Letter 92

, par Stewart

Usbek to the same

Magistrates must dispense justice between citizens ; each people must itself dispense justice to another people. In this second distribution of justice, one cannot apply other maxims than in the first.

From one people to another there is rarely a need for a third party to judge, because the subjects of dispute are almost always clear and easy to resolve. The interests of two nations are ordinarily so separate that one needs only love justice in order to find it ; one can hardly anticipate oneself in one’s own cause.

Such is not the case with disputes that arise between individuals. As they live in society, their interests are so linked and interconnected, there are so many of different kinds of them, that it is necessary for a third party to sort out what the greed of the parties seeks to obfuscate.

There are only two kinds of just wars : those that are waged to repel an enemy who attacks, and the rest to aide an ally that is attacked. [1]

There would be no justice in waging war for the prince’s personal quarrels unless the case were so grave as to merit the death of the prince or of the people that committed it. Thus a prince cannot wage war because someone has refused him an honor which is due him, or because his ambassadors have been in some way ill-used, and other similar things, no more than an individual can kill someone who refuses to yield to him. [2] The reason is that since the declaration of war must be an act of justice, in which the punishment must always be proportionate to the fault, the question must be whether he on whom was is declared deserves to die. For to wage war on someone is to attempt to give him a death penalty.

In public law the harshest act of justice is war, because its goal is the destruction of the society.

Retribution is the next level. It is a law which tribunals have not been able to avoid observing to measure the penalty by the crime.

A third act of justice is to deprive a prince of the advantages he can obtain from us, again proportioning the penalty to the offense.

The fourth act of justice, which must be the most frequent, is to repudiate the alliance of a people about whom one has reason for complaint. This penalty is the equivalent of the banishment established in the tribunals, which cut the guilty off from society. Thus a prince whose alliance we repudiate is thereby cut off from our society and is no longer one of its members.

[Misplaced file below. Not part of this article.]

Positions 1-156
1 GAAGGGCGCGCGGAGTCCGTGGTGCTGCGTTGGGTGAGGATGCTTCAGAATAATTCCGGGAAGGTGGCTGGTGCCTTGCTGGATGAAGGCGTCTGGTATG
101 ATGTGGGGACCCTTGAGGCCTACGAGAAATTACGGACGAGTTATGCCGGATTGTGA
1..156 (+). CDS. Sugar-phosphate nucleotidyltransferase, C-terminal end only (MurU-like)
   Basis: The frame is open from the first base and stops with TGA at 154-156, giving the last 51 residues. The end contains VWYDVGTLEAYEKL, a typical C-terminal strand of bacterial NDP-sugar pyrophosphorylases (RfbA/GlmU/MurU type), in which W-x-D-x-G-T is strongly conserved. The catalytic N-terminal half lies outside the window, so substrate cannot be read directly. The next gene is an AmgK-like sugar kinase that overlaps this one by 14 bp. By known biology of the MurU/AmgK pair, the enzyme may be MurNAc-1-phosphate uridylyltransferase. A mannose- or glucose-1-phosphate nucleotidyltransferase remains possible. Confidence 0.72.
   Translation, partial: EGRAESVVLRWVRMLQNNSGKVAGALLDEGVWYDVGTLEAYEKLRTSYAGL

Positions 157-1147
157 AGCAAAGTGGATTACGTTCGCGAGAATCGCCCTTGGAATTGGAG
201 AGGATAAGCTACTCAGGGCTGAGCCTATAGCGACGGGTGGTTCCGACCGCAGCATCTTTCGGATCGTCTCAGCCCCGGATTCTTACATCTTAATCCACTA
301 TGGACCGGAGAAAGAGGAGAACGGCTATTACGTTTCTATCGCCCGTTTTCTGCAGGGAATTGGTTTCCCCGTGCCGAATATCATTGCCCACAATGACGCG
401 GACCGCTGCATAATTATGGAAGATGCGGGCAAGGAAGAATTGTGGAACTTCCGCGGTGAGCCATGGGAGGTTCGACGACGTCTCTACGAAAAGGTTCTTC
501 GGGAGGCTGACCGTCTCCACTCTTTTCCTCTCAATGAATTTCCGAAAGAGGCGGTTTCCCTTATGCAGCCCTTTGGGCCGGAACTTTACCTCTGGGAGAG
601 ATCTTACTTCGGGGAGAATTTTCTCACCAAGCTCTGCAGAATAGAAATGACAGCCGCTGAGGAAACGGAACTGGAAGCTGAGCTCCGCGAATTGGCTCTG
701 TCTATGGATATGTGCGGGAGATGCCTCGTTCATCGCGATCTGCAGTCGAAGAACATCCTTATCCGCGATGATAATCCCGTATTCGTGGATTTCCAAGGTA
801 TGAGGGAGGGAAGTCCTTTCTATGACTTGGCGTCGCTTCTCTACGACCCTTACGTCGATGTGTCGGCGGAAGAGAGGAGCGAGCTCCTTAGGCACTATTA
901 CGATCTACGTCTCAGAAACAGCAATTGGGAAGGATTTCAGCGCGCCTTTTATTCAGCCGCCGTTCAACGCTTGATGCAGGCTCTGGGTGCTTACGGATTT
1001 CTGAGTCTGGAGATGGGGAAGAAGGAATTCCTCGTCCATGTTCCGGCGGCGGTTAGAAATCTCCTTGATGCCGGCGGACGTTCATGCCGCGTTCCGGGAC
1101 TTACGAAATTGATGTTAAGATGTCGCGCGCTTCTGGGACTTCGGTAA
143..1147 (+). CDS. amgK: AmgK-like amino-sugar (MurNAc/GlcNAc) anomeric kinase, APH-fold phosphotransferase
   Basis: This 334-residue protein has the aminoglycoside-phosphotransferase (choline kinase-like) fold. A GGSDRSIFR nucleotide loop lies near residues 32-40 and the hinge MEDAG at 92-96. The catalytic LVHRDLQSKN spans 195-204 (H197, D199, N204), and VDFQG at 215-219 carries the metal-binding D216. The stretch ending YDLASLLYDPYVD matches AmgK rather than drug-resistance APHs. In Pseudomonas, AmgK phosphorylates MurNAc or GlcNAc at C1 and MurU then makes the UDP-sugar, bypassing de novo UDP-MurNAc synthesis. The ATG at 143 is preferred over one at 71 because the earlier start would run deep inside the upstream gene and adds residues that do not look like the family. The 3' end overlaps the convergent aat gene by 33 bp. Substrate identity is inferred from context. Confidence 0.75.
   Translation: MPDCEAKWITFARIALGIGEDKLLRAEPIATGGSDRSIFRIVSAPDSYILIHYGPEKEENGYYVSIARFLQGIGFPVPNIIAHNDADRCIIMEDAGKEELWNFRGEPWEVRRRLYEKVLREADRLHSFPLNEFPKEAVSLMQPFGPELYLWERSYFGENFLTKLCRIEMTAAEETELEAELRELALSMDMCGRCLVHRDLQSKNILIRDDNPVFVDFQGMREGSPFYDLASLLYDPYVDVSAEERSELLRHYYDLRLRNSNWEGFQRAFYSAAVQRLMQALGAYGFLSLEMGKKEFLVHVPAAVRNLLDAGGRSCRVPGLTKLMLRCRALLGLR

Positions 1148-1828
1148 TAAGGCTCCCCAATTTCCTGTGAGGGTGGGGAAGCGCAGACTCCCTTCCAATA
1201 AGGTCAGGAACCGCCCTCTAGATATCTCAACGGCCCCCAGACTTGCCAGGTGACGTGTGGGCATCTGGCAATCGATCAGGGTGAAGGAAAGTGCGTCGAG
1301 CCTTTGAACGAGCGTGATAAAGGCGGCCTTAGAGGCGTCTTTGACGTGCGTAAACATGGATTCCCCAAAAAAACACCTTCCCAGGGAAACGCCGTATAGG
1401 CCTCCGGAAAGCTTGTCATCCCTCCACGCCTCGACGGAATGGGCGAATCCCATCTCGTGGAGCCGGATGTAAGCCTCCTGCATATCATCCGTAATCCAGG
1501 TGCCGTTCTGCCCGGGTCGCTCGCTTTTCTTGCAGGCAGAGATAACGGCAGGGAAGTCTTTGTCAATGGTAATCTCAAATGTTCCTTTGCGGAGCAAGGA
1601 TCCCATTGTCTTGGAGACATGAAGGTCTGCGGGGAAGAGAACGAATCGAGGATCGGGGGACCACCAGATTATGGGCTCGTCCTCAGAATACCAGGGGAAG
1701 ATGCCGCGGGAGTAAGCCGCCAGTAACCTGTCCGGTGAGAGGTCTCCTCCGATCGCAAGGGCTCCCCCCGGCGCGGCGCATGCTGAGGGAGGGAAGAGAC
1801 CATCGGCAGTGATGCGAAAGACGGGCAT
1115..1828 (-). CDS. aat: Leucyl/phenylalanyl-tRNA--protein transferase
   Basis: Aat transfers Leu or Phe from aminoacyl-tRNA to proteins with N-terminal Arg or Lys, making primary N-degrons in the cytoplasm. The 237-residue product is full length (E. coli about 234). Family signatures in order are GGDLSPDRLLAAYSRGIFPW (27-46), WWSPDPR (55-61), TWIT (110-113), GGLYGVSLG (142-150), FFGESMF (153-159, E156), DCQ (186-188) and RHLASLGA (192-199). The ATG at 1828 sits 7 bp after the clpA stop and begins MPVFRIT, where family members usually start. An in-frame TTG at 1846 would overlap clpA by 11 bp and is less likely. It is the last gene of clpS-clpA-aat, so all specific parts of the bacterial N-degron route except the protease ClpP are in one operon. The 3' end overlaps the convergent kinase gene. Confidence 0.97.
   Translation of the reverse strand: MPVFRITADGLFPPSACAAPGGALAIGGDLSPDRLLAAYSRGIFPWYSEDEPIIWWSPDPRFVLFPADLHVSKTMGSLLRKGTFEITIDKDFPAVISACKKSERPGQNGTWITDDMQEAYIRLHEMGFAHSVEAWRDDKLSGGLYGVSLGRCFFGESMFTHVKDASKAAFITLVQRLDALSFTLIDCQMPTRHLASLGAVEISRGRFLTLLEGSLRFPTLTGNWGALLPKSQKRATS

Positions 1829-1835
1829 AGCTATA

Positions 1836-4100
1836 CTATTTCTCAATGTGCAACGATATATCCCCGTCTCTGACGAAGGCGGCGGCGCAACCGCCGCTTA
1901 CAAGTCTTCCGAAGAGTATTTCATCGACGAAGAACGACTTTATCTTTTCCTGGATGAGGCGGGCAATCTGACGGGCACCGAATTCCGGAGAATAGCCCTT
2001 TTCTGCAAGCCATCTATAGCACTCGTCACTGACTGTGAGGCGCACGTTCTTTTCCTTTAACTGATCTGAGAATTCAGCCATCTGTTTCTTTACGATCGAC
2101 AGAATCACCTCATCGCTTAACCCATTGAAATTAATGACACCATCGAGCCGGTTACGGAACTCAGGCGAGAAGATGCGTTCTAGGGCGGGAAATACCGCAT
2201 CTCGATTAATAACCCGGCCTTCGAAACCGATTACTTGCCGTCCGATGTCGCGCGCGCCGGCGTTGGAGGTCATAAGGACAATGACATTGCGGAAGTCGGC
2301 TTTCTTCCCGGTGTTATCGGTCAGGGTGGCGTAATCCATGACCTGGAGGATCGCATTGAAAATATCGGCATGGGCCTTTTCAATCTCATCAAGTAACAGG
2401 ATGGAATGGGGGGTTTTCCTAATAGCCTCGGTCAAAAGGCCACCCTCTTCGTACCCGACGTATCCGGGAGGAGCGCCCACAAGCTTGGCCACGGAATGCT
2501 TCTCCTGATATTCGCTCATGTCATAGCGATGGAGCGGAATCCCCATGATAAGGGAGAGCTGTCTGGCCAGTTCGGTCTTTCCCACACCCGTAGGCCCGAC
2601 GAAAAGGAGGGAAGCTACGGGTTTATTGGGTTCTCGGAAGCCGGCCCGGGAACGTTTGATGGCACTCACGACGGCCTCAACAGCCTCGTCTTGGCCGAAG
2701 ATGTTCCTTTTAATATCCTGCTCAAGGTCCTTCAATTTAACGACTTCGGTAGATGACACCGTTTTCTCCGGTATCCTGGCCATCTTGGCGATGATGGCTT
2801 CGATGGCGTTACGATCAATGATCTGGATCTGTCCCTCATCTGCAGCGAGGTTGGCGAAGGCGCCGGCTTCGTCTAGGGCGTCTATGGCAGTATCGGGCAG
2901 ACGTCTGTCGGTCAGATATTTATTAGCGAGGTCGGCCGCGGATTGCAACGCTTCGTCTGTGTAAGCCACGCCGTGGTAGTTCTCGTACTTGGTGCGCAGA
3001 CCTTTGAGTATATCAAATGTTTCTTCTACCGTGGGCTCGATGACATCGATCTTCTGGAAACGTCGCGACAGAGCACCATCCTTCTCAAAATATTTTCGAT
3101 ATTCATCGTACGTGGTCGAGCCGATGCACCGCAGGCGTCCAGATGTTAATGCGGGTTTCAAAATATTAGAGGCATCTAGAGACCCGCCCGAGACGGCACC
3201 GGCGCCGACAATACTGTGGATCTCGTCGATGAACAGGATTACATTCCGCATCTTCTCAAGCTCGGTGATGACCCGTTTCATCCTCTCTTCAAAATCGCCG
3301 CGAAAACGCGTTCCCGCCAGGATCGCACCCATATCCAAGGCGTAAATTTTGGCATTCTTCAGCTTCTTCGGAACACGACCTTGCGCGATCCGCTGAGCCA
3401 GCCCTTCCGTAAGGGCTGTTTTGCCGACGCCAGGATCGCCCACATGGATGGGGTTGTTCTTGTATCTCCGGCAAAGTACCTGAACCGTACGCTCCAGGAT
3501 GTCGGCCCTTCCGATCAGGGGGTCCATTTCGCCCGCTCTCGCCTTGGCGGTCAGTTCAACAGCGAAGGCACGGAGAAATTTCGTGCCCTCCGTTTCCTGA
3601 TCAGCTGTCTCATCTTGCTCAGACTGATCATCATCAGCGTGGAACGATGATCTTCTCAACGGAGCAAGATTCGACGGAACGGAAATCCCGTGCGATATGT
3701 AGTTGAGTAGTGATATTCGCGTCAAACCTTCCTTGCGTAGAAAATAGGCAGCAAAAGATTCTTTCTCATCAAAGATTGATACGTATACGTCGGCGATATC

There is no greater affront one can made to a prince than to repudiate his alliance, nor a greater honor than to contract it. There is nothing among men that is more glorious and even more useful for them than to have others always seeing to their preservation.

But for an alliance to bind us it must be just ; thus an alliance made between two nations to oppress a third is not legitimate, and can be violated without crime.

It is not even to a prince’s honor and dignity to ally himself with a tyrant. It is said that a monarch of Egypt had the king of Samos warned about his cruelty and tyranny, and commanded him to desist ; as he did not, he sent him word that he repudiated his friendship and his alliance. [3]

The right of conquest is not a right. A society can be founded only on the will of the associates ; if it is destroyed by conquest, the people becomes again free ; there is no more new society, and if the conqueror tries to form one, that is tyranny.

As for peace treaties, they are never legitimate when they require a cession or indemnification greater than the damage inflicted ; otherwise it is a pure violence, which one can always go back on, unless in order to reclaim what one has lost one is obliged to make use of means so violent that the resultant harm is greater than the good that he should derive from it.

There you have, dear Rhedi, what I call public law ; there you have the law of humanity, or rather of reason.

Paris this 4th day of the moon of Zilhagé 1716


[1In a more complex analysis in The Spirit of Law (X, 2), the definition of “just war” is broader, since it includes preventative wars.

[2Early in his personal reign (1661) Louis XIV threatened, in turn, Spain, whose ambassador had taken precedence over the French ambassador in London, and the Holy See, where there the Corsican guards had attacked the French embassy.

[3Amasis of Egypt and Polycrates of Samos, according to Diodorus Siculus, Historical Library, I (in fine).